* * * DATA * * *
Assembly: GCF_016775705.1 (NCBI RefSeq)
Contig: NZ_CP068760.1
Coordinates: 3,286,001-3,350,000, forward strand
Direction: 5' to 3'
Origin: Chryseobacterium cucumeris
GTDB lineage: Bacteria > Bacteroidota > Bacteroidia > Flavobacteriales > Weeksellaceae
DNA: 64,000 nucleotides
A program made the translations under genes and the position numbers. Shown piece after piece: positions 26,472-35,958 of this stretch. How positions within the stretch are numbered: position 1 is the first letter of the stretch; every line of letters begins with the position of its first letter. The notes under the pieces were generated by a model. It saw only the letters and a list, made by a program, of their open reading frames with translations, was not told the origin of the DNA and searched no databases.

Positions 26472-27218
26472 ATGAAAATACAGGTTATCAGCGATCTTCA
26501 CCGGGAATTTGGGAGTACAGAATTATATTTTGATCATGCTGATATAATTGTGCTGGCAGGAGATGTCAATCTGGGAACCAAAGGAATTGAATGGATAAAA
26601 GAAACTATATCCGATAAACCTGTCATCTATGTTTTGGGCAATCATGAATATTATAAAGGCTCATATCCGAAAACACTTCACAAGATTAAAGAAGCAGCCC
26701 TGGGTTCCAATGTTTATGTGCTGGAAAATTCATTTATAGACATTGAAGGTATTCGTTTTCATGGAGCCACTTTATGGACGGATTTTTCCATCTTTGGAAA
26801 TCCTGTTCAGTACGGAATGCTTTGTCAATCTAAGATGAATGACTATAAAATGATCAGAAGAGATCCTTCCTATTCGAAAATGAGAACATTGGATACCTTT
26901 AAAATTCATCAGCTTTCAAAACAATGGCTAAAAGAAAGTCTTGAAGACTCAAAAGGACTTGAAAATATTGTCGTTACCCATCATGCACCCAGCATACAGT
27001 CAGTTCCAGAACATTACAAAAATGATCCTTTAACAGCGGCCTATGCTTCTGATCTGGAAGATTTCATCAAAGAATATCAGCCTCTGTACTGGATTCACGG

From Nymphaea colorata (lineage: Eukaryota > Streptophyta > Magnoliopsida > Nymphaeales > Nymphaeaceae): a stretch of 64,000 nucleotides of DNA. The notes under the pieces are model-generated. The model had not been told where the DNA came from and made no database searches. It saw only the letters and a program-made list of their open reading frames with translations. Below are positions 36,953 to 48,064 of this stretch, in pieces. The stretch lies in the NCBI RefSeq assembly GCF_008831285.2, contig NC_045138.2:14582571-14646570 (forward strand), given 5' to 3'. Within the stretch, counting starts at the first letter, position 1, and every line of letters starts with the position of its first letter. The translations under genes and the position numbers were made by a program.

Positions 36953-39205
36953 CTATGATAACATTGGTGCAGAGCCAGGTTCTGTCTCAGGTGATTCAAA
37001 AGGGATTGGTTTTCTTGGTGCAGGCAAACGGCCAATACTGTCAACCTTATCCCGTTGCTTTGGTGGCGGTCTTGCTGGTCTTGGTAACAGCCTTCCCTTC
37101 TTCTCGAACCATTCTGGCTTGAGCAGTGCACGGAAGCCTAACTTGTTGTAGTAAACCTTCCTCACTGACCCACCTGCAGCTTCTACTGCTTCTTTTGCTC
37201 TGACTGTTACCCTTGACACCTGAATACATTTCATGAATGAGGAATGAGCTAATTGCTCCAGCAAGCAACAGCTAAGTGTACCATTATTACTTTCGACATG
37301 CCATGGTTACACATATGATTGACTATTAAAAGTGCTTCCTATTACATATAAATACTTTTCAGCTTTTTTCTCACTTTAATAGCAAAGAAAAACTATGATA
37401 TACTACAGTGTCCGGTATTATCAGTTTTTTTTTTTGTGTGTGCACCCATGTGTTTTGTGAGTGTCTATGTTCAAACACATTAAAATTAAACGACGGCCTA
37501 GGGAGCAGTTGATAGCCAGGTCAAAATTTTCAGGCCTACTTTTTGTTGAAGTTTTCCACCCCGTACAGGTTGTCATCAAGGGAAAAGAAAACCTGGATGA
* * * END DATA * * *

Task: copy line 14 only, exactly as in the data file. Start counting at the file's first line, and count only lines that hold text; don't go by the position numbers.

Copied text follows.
26801 TCCTGTTCAGTACGGAATGCTTTGTCAATCTAAGATGAATGACTATAAAATGATCAGAAGAGATCCTTCCTATTCGAAAATGAGAACATTGGATACCTTT